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I am painting my 322 L&G tractor with John Deere paint. this tractor was powder coated by the factory. I removed all of the powder coating on all of the sheet metal except the the seat deck. I rattle can primed the bare sheet metal parts, and sanded the seat pan deck with 320 grit paper.
Now the questions.
1. Should I remove this primer and use something much better than the rattle cans?
2. Do I need to prime the seat deck, the existing paint is still there just sanded?
3. The JD paint says to use only JD thinner, my JD store only carries the thinner in one gallon can, I only need a couple of ounces can, I use something else? I am going to spray with an inexpesive HVLP gun and a 20 gallon 5 HP Craftsmen air comp.
4. Will one quart of paint do or do I need more?
5. Will the Valspar hardner sold at TSC work with this paint, or should I use a better hardner?

My goals are to have nice looking tractor with a paint job that will last.
I am a rookie at painting but I did paint my JD 314 L&G tractor with the same set up in 2005 and it turned out pretty good and is still holding up, I just don't remember overthinking it like I am doing now.
I hope some of you can help me improve on this job
Thanks in advance
 

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Hi Cokerta,

Chances are, the paint you purchased is one of two base types. Either synthetic enamel or acrylic.

If it's Acrylic enamel then the dealer (where your purchased the paint) will offer the catalyst (hardener) and the reducer (thinner) for the paint product you picked up. Often talking with the salespeople at a dealer provides little or no help. You can, however, pick up strong indications on the warning labels on the back of the product AND the label usually has a web-site address for the MSDS and clean up.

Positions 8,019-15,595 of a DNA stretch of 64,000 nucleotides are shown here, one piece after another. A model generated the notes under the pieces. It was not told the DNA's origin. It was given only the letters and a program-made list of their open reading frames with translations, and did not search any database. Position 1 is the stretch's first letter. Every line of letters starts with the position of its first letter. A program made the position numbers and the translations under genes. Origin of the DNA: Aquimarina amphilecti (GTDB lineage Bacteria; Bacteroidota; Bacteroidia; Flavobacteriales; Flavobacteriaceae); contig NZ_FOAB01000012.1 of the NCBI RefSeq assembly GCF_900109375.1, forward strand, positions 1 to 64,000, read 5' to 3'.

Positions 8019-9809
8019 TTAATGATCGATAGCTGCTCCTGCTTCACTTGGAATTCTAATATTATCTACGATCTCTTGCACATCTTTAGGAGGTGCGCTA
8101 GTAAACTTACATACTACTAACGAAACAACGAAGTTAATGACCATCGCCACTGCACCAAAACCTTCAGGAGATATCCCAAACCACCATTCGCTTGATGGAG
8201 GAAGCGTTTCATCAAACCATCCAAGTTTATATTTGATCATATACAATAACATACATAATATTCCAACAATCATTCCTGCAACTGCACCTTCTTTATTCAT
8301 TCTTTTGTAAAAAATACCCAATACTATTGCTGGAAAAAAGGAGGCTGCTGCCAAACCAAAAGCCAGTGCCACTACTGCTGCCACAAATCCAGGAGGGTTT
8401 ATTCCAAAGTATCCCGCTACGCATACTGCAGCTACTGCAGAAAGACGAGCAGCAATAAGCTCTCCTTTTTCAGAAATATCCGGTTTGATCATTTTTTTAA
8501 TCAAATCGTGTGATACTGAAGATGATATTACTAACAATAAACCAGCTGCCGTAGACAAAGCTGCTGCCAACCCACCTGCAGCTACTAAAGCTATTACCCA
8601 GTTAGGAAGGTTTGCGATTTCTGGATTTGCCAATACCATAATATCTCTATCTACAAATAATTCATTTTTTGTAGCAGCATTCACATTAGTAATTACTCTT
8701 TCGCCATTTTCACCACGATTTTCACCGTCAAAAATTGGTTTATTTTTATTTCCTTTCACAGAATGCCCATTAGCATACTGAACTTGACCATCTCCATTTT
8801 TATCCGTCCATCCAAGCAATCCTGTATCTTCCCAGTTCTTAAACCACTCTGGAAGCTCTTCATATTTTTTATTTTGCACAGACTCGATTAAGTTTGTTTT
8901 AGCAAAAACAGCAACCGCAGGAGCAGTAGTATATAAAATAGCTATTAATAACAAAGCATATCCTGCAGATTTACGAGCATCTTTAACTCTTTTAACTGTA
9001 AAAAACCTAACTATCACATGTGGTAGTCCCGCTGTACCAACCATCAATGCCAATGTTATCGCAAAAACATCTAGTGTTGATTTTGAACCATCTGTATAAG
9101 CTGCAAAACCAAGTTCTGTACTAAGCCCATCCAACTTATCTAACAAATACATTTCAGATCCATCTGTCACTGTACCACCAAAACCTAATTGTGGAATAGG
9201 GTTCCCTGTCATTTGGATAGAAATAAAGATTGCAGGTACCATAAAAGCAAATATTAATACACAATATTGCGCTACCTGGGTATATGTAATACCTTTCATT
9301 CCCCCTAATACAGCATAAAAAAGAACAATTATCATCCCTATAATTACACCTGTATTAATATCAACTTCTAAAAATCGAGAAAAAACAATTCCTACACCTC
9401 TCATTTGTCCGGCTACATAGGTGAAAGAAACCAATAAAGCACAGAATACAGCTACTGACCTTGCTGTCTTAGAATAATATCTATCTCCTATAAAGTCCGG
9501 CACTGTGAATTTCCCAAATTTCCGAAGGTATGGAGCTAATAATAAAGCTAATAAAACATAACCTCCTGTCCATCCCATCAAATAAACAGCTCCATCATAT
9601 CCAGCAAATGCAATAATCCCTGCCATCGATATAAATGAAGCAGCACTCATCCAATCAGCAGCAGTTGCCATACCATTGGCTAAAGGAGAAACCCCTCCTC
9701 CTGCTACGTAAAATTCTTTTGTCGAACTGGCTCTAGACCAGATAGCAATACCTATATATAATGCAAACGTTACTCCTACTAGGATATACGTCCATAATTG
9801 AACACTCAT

If the dealer doesn't offer anything other than 'thinner' it is most likely oil base paint. In this case there are several types of thinner substitutes like mineral spirits, Naphtha and in extreme cases of cold weather even Acetone can be added to chemically heat the paint/thinner combination. You can also use Valspar's "Restoration Series" hardeners, generic hardeners or, for the best results high line automotive acrylic hardeners (Like PPG's DXR-80).

We have a pretty fair paint tutorial here: http://www.mytractorforum.com/forumdisplay.php?f=156 I urge you to read. There are about five parts but it should cover everything and all of the basics.

A big plus IS we have several very good painters, right here. Some are successful first timers and others are long time professionals (like me :D ). I believe all of them would be glad to jump in and help you along the way.

Good luck, keep us updated and take lots of pictures

Mark
 

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Synthetic enamel gives you incredible options. Just about anything used to reduce or harden Acrylic enamel can be used in synthetic oil base paints. It does NOT work the other way around though.


BTW, using a 20 gallon compressor with the HVLP gun will produce excellent results on your project. I hope you have the time to take pictures and show us your progress step by step. It sure helps many members who are thinking of following your path. :fing32: